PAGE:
• The Grim Reaper – for at least the past 20 years, the Grim Reaper has taken up his post at the 27.5 kilometre mark (or thereabouts). Dressed in full regalia, he stands at the entrance to one of the 10 graveyards that line the course. He sets up a series of signs with cations such as “enter here”. “welcome to Heaven” and so on. As if it isn’t tough enough to finish the final few kilometres, mentally, you must work your way past the Grim Reaper. Over the years, many have simply pulled off the course, sat down on the curb and said “take me, I’m done”! I’ve actually gotten the know the Grim Reaper over the years…and he’s a rather pleasant fellow.


  • Stan the Man – last but definitely not least, I present to you the motivator extraordinaire. He’s been sitting at the bend before the final decent into the Valley of Death for the past 25 years. His team of friends set him up as the racers fly down the steepest section of the race and just before they climb the toughest section. This is approximately the 25.75 kilometre mark. Stan wears the original blue Around The Bay baseball cap (I have never seen one like it), given to him by the race organizers. waves a full length Canada scarf and cheers everyone on! All this whilst Queen’s “We Will Rock You” blares out on a loop from a boom box beside Stan. I asked Stan years ago how many hours he stays at the site – he says from the official start (9:30 a.m.) till the final participant (about 5 hours later!). Of course, it’s a good luck tradition to high five, hug, kiss and simply acknowledge the legend as you push through the final (and most difficult) section. If you can’t get pumped up seeing Stan, you don’t have a pulse.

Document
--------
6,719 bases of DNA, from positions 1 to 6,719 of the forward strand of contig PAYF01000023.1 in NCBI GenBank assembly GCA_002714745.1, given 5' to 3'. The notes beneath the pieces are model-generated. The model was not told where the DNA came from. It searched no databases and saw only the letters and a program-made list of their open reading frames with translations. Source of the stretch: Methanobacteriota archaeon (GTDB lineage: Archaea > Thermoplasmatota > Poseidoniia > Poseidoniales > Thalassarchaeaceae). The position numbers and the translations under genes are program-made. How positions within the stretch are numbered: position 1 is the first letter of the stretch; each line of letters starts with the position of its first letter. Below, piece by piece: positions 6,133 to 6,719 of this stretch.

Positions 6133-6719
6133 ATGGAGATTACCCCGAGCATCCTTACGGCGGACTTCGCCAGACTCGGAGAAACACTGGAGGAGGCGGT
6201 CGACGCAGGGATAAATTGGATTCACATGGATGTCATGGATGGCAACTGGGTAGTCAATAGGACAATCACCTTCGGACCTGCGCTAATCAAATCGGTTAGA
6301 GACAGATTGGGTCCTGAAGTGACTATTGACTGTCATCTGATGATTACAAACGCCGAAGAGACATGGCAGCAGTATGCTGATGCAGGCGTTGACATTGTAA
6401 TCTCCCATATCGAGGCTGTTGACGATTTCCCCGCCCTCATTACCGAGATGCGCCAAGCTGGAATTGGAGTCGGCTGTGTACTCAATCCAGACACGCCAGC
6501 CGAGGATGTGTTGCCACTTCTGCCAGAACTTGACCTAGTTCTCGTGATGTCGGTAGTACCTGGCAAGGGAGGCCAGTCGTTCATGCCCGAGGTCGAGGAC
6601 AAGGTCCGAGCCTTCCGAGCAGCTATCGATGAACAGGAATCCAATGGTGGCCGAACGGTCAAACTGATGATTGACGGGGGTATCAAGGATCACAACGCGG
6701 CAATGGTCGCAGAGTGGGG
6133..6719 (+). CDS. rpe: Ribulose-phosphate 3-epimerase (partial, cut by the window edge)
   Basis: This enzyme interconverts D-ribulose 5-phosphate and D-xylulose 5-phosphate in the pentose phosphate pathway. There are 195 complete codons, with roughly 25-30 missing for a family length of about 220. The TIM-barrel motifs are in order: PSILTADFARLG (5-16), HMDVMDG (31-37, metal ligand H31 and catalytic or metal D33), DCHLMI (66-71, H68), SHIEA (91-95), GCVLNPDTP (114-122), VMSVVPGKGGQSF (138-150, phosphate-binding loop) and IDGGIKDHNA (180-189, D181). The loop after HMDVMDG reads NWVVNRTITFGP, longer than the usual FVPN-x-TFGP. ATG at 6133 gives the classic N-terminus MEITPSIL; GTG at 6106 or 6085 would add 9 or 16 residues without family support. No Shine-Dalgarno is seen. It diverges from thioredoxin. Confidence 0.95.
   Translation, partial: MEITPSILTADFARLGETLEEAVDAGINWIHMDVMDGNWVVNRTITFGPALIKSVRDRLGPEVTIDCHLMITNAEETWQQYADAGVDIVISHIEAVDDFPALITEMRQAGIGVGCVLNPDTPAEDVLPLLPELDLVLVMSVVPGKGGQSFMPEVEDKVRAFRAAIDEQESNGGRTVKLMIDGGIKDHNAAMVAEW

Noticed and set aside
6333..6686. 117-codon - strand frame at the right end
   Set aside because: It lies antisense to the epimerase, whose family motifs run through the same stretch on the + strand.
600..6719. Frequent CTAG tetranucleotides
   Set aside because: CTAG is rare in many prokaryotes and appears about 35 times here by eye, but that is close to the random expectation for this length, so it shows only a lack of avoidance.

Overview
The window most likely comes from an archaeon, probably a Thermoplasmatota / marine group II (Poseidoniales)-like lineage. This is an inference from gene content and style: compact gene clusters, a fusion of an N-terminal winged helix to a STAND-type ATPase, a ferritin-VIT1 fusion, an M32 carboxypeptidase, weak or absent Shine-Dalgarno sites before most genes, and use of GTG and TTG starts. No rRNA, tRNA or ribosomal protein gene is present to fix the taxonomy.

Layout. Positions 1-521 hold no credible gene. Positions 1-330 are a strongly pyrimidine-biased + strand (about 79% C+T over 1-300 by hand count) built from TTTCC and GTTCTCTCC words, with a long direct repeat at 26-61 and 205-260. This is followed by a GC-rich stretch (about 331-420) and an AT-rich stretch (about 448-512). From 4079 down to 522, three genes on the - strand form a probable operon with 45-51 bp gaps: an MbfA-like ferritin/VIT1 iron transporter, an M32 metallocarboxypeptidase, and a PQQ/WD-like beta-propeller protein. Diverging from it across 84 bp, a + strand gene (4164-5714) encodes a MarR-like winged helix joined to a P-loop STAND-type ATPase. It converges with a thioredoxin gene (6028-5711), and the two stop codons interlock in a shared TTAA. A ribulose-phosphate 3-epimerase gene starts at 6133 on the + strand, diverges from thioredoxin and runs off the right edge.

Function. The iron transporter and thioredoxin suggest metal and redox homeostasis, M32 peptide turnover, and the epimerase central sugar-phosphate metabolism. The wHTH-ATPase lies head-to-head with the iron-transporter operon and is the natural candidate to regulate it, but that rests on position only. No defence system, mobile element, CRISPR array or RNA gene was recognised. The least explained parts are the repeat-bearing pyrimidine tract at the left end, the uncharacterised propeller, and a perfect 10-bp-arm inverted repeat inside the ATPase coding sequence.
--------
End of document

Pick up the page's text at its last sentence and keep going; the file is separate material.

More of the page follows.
On a personal note, I present to you Randy Swanson, one of the most inspiring people I have ever met on the planet. Randy was a high-flying senior executive in the mortgage insurance business happily married with 2 children…basically, living the Canadian dream. About 12 years ago, he suffered a major stroke, rendering him slightly paralyzed among other challenges. Randy fought back, taught himself to ride a bike, went back to work part time and simply pushed forward. About 5 years ago, whilst doing the 200 kilometre Ride For Cancer, he was hit by a car, suffered severe brain damage, underwent brain surgery and, somehow, survived. Randy refused to quit on life – he now works 2 days a week, practices Tai Chi 3 times per week, does bicycle spin classes 3 times per week and volunteers at a Rehabilitation center. On Sunday, Randy did the 5 kilometre  Around The Bay walk with his brother and a few close friends. I had the pleasure of walking a few 100 metres at the start and finish with Randy. He had me so pumped up I could have run across Burlington Bay! He finished dead last – and could have cared less! I had tears in my eyes as I left him to chase down my runners. As I said to a few spectators who were cheering Randy on, DON’T EVER FEEL SORRY FOR YOURSELF!

It’s taken me till today to come back down to earth. I’m exhausted but energized by the events of yet another amazing Around The Bay race. Here’s to another 100+ years of it!

Coach Jeff